For Chinese speakers learning English, one of the most difficult elements of English to remember are gender pronouns. Native Chinese speakers will frequently refer to men as “she” and women as “he”, sometimes mixing the two interchangeably in a conversation. (For example, today, from a friend: “My wife is very smart. He scored the highest on his school exams.”) This is either a language gap or the most extreme form of progressive anti-heteronormativity in existence.
In reality, spoken Chinese does not differentiate between any personal pronouns: he, she, and it are all pronounced tā. The difference comes when they are written. Each of these Chinese characters can be broken down into two parts, one of which represents part of the meaning and one of its sound. The right side of the characters for he and she are both identical: 也. But the left side varies based on the specific person being referred to. Adding the radical meaning ‘female’ (女）creates the character for she (她), while adding the character for ‘man’ （人）results in the character for he (他). (When used in combination in simplified Chinese, the man radical is slightly altered from its standalone form, hence the difference in how it looks). The character for ‘it’ is now written 它 in simplified Chinese but can be written as 牠 in traditional Chinese, composed of the character for ‘cow’ (牛）and referring to any animal or physical “it.”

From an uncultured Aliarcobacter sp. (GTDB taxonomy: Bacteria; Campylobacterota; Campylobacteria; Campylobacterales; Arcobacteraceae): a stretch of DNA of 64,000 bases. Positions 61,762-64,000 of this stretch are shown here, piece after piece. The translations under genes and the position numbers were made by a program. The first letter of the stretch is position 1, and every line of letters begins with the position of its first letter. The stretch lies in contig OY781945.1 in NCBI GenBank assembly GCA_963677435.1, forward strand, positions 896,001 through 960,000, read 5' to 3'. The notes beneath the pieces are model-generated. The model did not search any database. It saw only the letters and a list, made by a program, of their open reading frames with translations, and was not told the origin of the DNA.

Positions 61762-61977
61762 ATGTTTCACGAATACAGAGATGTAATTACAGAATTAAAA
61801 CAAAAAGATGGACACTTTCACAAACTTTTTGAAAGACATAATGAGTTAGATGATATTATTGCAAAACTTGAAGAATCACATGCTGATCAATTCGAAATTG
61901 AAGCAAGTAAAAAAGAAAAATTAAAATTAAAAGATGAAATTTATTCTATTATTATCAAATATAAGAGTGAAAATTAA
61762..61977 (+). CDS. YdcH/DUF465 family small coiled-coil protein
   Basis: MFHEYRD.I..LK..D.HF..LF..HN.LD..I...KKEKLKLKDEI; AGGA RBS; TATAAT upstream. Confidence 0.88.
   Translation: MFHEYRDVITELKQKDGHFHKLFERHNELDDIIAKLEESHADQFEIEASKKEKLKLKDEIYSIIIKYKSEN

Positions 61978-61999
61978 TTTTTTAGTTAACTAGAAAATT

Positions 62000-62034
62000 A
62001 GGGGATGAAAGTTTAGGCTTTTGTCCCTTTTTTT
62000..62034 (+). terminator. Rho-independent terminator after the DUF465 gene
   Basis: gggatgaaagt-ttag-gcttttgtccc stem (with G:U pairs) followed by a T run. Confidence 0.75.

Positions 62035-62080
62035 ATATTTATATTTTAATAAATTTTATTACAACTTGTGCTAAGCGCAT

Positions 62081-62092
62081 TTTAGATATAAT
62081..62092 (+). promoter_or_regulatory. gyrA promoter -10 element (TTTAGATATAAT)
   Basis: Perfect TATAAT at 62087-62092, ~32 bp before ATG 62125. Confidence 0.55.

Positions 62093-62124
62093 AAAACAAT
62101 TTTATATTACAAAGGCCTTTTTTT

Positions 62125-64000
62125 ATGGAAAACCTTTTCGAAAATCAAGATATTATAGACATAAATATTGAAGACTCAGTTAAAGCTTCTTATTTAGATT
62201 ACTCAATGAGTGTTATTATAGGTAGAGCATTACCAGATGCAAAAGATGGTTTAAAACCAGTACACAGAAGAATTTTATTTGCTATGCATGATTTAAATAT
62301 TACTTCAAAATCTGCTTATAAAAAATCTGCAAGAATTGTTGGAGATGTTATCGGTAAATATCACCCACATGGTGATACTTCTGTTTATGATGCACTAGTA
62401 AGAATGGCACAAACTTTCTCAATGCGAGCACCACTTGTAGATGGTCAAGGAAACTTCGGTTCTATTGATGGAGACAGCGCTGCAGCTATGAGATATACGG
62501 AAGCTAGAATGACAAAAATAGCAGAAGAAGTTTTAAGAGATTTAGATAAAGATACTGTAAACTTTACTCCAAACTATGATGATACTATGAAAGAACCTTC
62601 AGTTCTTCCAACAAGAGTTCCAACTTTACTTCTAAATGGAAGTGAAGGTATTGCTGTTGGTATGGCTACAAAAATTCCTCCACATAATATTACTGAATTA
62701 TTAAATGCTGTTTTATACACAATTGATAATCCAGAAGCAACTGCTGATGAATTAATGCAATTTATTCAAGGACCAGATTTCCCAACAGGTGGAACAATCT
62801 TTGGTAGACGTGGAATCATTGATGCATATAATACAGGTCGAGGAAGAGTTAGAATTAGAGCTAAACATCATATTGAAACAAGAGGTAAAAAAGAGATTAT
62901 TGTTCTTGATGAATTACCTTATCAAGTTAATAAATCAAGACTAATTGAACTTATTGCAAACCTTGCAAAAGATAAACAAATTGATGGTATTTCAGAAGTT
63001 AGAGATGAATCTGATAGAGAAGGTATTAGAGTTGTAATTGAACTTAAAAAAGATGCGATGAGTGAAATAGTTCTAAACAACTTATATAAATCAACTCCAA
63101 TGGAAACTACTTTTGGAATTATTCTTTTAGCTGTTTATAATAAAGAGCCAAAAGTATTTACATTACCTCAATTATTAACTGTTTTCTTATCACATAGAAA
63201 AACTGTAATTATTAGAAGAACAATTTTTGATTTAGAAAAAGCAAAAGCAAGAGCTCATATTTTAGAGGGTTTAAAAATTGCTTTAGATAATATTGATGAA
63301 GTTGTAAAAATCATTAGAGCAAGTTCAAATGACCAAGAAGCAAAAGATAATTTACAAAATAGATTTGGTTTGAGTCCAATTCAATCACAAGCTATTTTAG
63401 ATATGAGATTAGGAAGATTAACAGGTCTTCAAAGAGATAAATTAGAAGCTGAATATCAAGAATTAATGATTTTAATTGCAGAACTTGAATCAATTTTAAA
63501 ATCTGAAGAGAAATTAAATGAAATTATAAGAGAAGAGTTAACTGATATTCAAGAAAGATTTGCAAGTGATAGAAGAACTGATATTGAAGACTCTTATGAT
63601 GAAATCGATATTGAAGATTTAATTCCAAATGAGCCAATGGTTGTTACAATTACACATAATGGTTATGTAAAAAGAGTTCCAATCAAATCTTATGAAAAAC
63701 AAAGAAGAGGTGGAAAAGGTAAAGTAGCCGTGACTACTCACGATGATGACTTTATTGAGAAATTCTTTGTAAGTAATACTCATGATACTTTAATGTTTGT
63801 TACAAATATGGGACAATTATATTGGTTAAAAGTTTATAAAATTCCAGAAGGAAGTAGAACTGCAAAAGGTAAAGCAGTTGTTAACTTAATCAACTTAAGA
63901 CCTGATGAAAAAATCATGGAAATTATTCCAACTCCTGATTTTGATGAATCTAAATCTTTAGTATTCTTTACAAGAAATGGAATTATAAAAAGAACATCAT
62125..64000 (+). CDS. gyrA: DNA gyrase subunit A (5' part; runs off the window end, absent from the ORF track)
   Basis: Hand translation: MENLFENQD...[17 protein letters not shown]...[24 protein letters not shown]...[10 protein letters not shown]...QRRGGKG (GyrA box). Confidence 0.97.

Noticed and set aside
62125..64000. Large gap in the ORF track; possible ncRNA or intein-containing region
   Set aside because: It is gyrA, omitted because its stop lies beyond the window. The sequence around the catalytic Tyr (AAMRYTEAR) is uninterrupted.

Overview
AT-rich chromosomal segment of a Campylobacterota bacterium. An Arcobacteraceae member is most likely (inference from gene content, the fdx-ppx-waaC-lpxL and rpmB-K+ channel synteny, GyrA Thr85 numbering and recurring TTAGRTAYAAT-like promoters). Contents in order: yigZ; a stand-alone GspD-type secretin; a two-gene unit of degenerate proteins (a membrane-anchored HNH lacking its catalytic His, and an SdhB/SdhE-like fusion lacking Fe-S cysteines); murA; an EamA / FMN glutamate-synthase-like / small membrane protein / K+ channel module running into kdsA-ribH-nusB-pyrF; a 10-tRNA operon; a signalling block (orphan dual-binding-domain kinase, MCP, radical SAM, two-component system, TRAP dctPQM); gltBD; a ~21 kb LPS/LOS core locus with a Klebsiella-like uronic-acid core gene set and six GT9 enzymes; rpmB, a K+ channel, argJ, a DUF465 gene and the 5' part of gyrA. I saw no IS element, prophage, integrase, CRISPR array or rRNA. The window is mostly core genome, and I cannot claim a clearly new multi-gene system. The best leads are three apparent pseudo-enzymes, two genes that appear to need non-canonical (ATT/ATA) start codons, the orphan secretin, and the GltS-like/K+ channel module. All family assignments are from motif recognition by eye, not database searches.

Thus although spoken Chinese has no need to awkwardly but grammatically correctly include phrases like “he or she,”a speaker of written Chinese still has to deal with this issue when he or she is writing with Chinese characters. In most cases, that is — in other ways, written Chinese has managed to solve this problem. If spoken Chinese avoids the gender problem through brute simplicity – everything is pronounced tā – written Chinese avoids the problem through specificity.
The Chinese translation of ‘he’ when referring to God (上帝）is also pronounced tā, but it is written not as 他, 她，or 牠 but as 祂. As with the other third person singular pronouns, the right side of the character is the same. But the left side is neither male nor female but a radical meaning ‘spirit’ that is also used in words like 神 (meaning deity or divine). Thus, the concept of God translated into Chinese is neither ‘he’ nor ‘she’ nor an ‘it’ referring to any day-to-day object but rather a unique pronoun just for things that cannot be explained by the human world. Even though the character has to specify which third person pronoun is being used, the options are not just man, woman, or thing; the language itself reflects a differentiation between the material world and the spiritual one. When a Jew prays in Chinese, either through reading or speaking out loud, then, the pronouns are only attached to an individual’s conception of God as whatever God is. God is just as much of an ice cream cone as a man.
Of course, the rest of the translated prayers in are peppered with 王（king), 父 (father), and plenty of other references to God as an anthropomorphic masculine being. But as long as we’re not trying to talk about God in human terms, the Chinese language supplies some very helpful gender-neutral but meaning-rich pronouns. Now, instead of Hebrew, all of the Sunday schools in America can turn to teaching Chinese.